# Scheme Programming/Further Maths

## Trigonometric Functions

Scheme always uses radians for its internal representation of angles, so its sine, cosine, tangent, arcsine, arccosine, and arctangent functions operate as such:

> (sin 0)
0.0
> (cos 0)
1.0
> (tan 0)
0.0
> (asin 1)
1.5707963267948965
> (acos 0)
1.5707963267948965
> (atan 1)
0.7853981633974483


## Hyperbolic Functions

Scheme provides a number of hyperbolic functions, such as hyperbolic sine, cosine, tangent and their inverses.

> (sinh 0)
0.0
> (cosh 0)
1.0
> (tanh 1)
0.7615941559557649
> (asinh 0)
0.0
> (acosh 1)
0.0
> (atanh 0)
0.0


## Power Functions

### Raising a base to a power

Scheme provides the expt function to raise a base to an exponent.

> (expt 2 10)
1024


### Finding the square root of a number

Scheme provides a sqrt function for finding the square root of a number.

> (sqrt 2)
1.4142135623730951
> (expt 2 0.5)
1.4142135623730951


## Exponential and logarithmic functions

### Exponential

Scheme provides a exp function for raising base $e$ to a power:

> (exp 2)
7.3890560989306504


### Logarithm

Scheme provides a log function for finding the natural logarithm of a number:

> (log 7.389056)
1.999999986611192


Note that there is no built-in procedure for finding any other base logarithm other than base $e$. Instead, you can type

> (define logB
(lambda (x B)
(/ (log x) (log B))))


## Other useful maths functions (rounding, modulo, gcd, etc.)

### Rounding functions

Scheme provides a set of functions for rounding a real number up, down or to the nearest integer:

• (floor x) - This returns the largest integer that is no larger than x.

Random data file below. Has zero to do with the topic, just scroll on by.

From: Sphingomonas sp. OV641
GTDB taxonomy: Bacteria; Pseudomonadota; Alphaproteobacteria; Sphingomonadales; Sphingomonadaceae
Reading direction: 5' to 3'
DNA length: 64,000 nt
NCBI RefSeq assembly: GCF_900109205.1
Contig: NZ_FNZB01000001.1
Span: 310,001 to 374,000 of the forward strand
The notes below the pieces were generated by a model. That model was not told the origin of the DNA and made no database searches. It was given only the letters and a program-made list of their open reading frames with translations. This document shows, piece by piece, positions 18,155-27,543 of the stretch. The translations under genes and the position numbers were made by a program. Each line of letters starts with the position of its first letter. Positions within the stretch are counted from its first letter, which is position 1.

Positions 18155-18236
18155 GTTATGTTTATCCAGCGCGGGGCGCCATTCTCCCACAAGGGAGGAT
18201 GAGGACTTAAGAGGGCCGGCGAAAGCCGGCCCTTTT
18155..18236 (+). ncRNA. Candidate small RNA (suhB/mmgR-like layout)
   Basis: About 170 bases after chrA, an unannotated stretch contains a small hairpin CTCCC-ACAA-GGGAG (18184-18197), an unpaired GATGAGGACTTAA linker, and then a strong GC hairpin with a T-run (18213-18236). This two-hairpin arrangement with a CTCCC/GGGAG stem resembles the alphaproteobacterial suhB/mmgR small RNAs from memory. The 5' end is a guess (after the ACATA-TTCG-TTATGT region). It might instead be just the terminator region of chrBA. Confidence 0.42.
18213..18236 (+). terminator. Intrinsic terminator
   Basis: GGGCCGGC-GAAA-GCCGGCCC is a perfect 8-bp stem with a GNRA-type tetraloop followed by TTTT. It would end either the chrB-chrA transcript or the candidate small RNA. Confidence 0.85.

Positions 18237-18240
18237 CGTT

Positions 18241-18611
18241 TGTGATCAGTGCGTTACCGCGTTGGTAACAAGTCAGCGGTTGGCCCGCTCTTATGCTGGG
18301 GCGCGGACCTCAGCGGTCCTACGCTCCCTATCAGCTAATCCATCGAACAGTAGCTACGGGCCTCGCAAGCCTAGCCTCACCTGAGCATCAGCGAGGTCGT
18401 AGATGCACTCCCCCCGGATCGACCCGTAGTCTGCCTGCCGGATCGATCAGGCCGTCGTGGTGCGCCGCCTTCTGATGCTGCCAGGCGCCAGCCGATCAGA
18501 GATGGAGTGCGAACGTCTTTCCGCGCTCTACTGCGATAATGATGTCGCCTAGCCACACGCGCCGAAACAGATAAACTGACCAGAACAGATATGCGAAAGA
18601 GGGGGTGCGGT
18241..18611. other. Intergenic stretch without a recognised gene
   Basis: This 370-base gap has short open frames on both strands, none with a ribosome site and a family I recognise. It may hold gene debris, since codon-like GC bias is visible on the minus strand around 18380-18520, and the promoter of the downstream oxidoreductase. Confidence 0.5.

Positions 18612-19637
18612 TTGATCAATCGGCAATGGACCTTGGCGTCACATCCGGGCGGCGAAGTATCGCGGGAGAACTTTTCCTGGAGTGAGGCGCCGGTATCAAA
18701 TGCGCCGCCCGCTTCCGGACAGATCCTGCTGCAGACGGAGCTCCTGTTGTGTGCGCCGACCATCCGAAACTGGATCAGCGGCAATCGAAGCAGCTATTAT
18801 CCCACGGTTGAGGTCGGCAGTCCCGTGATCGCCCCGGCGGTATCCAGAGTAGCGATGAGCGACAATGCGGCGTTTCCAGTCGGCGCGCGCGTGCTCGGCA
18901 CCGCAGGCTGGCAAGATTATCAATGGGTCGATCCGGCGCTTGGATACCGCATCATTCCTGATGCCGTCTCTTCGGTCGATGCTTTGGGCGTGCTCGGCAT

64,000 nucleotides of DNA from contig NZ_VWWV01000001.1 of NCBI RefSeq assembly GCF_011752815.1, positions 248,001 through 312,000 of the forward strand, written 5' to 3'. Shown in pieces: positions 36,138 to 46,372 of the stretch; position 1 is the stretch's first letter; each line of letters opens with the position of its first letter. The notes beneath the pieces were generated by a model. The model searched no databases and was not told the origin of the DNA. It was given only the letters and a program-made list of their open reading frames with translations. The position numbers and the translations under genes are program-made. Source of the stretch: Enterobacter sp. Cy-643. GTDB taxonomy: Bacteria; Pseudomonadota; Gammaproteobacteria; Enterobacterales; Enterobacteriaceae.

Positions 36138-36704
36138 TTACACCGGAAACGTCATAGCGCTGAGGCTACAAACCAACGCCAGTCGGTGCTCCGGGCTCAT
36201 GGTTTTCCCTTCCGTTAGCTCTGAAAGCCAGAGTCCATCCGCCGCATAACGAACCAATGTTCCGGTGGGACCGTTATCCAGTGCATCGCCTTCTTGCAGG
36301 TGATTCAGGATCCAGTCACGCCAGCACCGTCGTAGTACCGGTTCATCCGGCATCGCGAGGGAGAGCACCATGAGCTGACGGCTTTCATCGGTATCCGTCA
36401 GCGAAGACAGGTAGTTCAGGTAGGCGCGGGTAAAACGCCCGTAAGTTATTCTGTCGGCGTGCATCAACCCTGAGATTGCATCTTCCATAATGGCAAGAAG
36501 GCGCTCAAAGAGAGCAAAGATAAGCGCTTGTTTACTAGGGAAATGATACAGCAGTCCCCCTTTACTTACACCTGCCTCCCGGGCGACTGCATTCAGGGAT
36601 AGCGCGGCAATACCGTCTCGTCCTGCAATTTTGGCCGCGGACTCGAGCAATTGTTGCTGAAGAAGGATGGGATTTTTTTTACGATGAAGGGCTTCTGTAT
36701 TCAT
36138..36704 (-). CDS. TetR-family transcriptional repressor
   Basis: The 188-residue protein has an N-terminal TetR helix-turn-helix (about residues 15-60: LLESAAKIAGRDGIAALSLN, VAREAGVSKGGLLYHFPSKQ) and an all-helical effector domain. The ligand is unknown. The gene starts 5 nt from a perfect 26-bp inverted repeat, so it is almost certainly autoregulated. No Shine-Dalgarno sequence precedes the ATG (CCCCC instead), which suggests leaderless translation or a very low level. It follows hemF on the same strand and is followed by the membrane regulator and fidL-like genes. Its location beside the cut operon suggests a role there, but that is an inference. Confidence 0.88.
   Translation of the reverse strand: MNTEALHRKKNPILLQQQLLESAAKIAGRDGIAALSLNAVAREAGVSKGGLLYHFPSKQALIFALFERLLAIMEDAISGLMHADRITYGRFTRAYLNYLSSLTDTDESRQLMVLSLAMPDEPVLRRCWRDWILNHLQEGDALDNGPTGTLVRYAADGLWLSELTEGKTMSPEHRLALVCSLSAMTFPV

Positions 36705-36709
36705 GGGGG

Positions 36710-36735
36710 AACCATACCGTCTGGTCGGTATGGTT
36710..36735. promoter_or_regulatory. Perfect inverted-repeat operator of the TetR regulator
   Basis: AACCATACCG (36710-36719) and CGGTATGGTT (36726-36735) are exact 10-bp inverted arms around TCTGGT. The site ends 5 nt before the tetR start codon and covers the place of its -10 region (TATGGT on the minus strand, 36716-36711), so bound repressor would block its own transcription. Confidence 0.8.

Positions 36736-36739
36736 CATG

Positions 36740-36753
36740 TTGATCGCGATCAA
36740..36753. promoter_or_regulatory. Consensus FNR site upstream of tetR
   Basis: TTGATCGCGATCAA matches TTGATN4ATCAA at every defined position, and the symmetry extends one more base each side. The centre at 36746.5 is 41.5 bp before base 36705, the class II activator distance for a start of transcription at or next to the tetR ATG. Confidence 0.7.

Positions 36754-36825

• (ceiling x) - This returns the smallest integer that is no smaller than x.
• (truncate x) - This returns the integer value closest to x that is no larger than the absolute value of x.
• (round x) - This rounds value of x to the nearest integer as is usual in mathematics. It even works when halfway between values.
• (abs x) - This returns the absolute value of x.

### Number theoretic division

In order to perform mathematically exact divisions and accomplish tasks for number theorists, Scheme provides a small number of division specific functions:

• (remainder x y) - Calculates the remainder of dividing y into x (that is, the remainder of x/y):
> (remainder 5 4)
1
> (remainder -5 4)
-1
> (remainder 5 -4)
1
> (remainder -5 -4)
-1

• (modulo x y) - Calculates the modulo of x and y.
> (modulo 5 4)
1
> (modulo -5 4)
3
> (modulo 5 -4)
-3
> (modulo -5 -4)
-1


There is clearly a difference between modulo and remainder, one of them not shown here is that remainder is the only one which will return an inexact value, and can take inexact arguments.